1. The only objection to the jurisdiction of the Deputy Commissioner with which we have to deal upon the present reference is that arising out of Section 66 of the Burma Courts Act and Sections 4 and 6 of the Civil Procedure Code. Section 66 of the Burma Courts Act provides that, within the towns of Rangoon, Moulmein, Akyab and Bassein, the Recorder shall have and exercise such powers and authorities with respect to insolvent-debtors and their creditors as are for the time being exercisable with respect to insolvent-debtors and their creditors by the High Court or a Judge thereof in Calcutta. Section 4 of the Code of Civil Procedure provides that 'nothing in the Code shall be deemed to affect the Burma Courts Act, 1875. Section 6 of the Code of Civil Procedure provides that nothing in the Code 'affects' the jurisdiction or procedure of the Recorder of Rangoon sitting as an Insolvent Court in Rangoon, Moulmein, Akyab or Bassein.' Section 344 of the Code of Civil Procedure, under which this application was made, provides that 'any person arrested or imprisoned in execution of a decree for money may apply in writing to be declared an insolvent. Such application shall be made to the District Court which ordered his arrest or imprisonment, or when the District Court did not make such order, then to the District Court to which the Court that made the order is subordinate.' These being the provisions of the law, we have no doubt that the Deputy Commissioner had jurisdiction to entertain this application.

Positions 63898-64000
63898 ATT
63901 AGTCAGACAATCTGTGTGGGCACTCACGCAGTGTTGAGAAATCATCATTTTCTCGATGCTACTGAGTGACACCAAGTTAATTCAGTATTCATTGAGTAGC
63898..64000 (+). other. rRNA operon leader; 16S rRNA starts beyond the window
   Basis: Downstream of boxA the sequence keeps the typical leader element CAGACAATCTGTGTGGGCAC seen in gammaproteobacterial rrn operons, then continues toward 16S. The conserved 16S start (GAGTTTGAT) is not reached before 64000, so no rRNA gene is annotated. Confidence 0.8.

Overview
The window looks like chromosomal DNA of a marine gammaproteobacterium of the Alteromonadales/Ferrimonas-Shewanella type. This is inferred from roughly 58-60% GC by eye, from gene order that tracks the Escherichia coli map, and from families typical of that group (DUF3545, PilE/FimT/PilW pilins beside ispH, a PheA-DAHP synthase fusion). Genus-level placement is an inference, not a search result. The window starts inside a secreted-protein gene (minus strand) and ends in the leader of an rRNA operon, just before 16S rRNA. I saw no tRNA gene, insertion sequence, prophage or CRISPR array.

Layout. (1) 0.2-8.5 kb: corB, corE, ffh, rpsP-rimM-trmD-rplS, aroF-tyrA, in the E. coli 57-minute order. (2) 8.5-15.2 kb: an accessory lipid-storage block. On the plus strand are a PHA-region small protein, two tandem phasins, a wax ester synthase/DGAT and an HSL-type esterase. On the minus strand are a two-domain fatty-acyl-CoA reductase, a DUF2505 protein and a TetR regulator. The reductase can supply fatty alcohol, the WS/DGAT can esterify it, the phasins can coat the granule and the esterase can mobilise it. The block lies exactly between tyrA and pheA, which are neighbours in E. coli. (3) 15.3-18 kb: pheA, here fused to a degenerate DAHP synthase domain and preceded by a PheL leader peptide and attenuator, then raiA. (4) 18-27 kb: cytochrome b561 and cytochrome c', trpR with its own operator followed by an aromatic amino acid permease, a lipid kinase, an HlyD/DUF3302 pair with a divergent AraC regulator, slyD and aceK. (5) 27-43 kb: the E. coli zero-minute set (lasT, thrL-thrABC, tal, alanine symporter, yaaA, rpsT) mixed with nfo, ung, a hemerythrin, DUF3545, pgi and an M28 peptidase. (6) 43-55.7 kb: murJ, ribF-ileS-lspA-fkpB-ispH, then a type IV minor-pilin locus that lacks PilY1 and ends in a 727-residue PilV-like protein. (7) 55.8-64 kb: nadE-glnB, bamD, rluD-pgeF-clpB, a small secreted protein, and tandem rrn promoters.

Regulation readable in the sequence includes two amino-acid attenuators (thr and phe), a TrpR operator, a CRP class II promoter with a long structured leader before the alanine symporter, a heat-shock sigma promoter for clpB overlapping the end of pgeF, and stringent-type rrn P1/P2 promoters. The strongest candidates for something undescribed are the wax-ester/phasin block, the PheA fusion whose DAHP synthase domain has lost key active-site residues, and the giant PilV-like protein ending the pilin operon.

2. We consider that the provisions of Section 6 of the Code of Civil Procedure do not interpose any obstacle in the way of the Deputy Commissioner dealing with this application. His doing so will not, in our opinion, affect the jurisdiction of the Recorder within the meaning of that section. It may be that if this same Abdool Hamed should ever be declared an insolvent by the Recorder, that the Deputy Commissioner would be bound to suspend further proceedings. But until that event happens, there appears to us to be no reason why the Deputy Commissioner should not proceed to the exercise of the powers conferred upon him by chapter xx of the Code of Civil Procedure with reference to this person. To hold the contrary would be a manifest hardship. We understand from the observations of the Deputy Commissioner that the Recorder never sits as an Insolvent Court at Akyab; and prisoners, therefore, in the civil jail in Akyab, if they cannot apply to the Deputy Commissioner are in a worse position than other prisoners for debt under the new Code. The result would, in fact, be that they would always have to stay out their full time in jail, an application to the Recorder sitting at Rangoon being practically impossible.
3. The decision of the Bombay Court in Bombay Crown Cases, vol. vii, p. 6, referred to by the Judicial Commissioner, turns upon the construction of the words 'in any way affect' as used in the 24 and 25 Vict., c. 67, Section 42. Words of this kind must be construed with reference to the general provisions of the Act of which they form a part. The decision of the Bombay Court can scarcely, therefore, throw any light upon the construction of Act X of 1877.